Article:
- Dogecoin (DOGE-USD) has been pushed down along with the entire cryptocurrency market, having fallen 51% so far this year.
- The original meme coin is now facing a critical support level, and, if it fails, the selloff in DOGE could accelerate.
- Investors should remember that Dogecoin was created as a joke and has no practical purpose.
Down 53% year to date, the price of DOGE is currently sitting at 8.5 cents. At its current level, the meme token that was started by cryptocurrency developers simply as a joke and serves no practical purpose is down 88% from its 52-week high of 68.5 cents.
Fans of Dogecoin seem to have given up on the goal of trying to push it to $1, and reports of the cryptocurrency’s adoption have become few and far between as the broader market for digital assets deflates.
Given the carnage that is roiling cryptocurrency markets around the world right now, the big question pertaining to Dogecoin should be this: Why hasn’t it fallen further in recent months?
Analyst are watching DOGE closely as it nears a key resistance level of 8 cents. Should it break below that level, it will put 5 cents in play and may hasten the current decline. However, if Dogecoin can hold at its current level, then the digital token could move back as high as 15 cents, triggering a meaningful recovery.
Much depends on the direction of the stock market as cryptocurrencies have mirrored the decline in equities this year, kicking to the curb the notion that digital coins and tokens are a hedge against inflation and a safe haven for investors.
Indeed, the meltdown in the entire cryptocurrency market was accelerated by the plunge of Terra (LUNA-USD), a digital token closely associated with stablecoin TerraUSD (UST-USD), to fractions of a penny in mid-May.
UST, which was supposed to be pegged one-to-one with the U.S. dollar, unraveled in spectacular fashion and Luna, which had been one of the 10 largest cryptos, ended up losing all of its value. That event prompted a widespread risk-off in cryptocurrencies as naysayers lined up to criticize the speculative assets.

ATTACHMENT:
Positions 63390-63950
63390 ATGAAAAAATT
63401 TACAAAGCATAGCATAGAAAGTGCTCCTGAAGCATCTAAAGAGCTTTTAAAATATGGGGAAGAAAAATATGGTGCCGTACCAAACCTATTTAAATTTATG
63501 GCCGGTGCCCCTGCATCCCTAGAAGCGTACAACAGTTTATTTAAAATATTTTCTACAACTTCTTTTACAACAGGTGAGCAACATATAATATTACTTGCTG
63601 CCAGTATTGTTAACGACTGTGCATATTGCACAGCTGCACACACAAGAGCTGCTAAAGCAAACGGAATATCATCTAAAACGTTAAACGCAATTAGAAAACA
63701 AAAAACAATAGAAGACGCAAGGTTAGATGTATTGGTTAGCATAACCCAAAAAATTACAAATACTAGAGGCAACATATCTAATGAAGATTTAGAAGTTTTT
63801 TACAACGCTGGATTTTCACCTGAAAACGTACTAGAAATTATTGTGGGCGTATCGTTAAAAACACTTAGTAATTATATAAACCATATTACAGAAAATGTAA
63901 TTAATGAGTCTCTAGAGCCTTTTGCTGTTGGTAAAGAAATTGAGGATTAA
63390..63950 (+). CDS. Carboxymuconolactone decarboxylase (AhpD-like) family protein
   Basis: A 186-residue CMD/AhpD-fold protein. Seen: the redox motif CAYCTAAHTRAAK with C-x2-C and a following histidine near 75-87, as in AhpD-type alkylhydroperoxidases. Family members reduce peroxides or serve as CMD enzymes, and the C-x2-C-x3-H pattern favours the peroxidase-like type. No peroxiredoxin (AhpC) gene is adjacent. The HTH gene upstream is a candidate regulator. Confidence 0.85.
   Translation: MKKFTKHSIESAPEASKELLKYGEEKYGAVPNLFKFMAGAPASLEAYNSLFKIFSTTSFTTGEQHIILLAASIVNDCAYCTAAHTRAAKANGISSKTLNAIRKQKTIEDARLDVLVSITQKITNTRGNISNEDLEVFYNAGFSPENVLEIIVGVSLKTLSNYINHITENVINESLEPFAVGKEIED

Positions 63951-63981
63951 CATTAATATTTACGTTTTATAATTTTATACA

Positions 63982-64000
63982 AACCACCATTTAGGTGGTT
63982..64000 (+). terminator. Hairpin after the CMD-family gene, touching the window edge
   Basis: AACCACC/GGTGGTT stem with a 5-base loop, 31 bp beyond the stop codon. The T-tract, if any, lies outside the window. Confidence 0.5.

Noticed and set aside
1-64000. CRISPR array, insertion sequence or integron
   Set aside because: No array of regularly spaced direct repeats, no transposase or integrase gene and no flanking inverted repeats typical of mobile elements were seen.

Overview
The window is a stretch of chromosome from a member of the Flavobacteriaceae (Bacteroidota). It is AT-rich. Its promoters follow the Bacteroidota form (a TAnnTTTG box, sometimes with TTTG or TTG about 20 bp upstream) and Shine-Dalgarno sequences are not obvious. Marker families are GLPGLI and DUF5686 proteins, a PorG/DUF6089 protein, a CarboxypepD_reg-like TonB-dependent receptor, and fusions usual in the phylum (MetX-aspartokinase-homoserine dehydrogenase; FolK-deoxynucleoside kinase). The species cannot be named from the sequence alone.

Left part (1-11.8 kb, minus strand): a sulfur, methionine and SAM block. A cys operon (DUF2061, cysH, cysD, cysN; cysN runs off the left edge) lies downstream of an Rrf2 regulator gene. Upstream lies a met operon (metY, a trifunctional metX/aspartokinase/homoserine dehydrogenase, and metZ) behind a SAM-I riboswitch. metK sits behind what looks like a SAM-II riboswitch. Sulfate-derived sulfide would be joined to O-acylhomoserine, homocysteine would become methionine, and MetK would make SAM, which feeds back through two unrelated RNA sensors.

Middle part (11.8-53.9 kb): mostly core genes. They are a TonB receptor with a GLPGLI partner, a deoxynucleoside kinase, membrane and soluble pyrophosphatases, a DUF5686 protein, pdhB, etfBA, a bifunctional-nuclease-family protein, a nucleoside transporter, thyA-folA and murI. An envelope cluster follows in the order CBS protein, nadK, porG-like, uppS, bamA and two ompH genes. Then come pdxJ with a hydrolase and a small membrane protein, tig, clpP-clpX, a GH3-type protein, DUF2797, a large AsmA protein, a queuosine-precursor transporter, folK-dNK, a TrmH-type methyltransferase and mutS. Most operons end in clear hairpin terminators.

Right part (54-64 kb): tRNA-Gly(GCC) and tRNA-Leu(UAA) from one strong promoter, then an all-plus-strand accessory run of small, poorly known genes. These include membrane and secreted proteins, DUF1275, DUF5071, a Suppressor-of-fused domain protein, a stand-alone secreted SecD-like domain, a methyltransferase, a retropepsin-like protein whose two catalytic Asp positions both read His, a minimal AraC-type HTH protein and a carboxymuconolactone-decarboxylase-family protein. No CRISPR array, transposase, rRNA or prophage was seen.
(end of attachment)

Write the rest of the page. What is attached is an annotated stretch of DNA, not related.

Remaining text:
Year to date, the price of Bitcoin (BTC-USD), the biggest and most widely used cryptocurrency, is down 39% to under $30,000. Ethereum (ETH-USD), the second largest crypto, has seen its price fall 48% so far in 2022 to under $2,000 per token.
Dogecoin Is Still a Joke
As the cryptocurrency market corrects sharply, it is important for investors to remember that Dogecoin was started by two software engineers back in 2013 merely as a joke. DOGE features a cartoon image of a Shiba Inu dog, and that’s it. The token has no practical function or underlying utility. It cannot be used in decentralized finance (DeFi) as many other cryptocurrencies and is not a store of value.
The only significant catalyst for Dogecoin over the last few years have been tweets and other references to it by mercurial billionaire Elon Musk.
While a few companies accept DOGE as a legitimate form of payment, these are mostly fellow meme names such as AMC Theaters (NYSE:AMC) and notorious video game retailer GameStop (NYSE:GME), as well as Elon Musk’s electric vehicle company Tesla (NASDAQ:TSLA) and the Dallas Mavericks, the Mark Cuban-owned basketball team. By and large, Dogecoin is not viewed as an acceptable form of payment.
Do Not Buy Dogecoin
Investors contemplating buying Dogecoin need to ask themselves what exactly they would be purchasing. The digital token was never meant to be taken seriously by the people who created it. That some investors have attached value to it is illogical and extremely risky.
And the risks associated with all cryptocurrencies are coming into sharp focus as the entire sector suffers steep losses amid the current market rout. In Terra, we’ve already seen an example of one digital asset whose value fell to zero.
Which cryptocurrency will be next? As the market continues to separate the wheat from the chaff, a highly speculative investment such as Dogecoin could end-up going kaput. DOGE is not a buy.
On the date of publication, Joel Baglole did not have (either directly or indirectly) any positions in the securities mentioned in this article. The opinions expressed in this article are those of the writer, subject to the InvestorPlace.com Publishing Guidelines.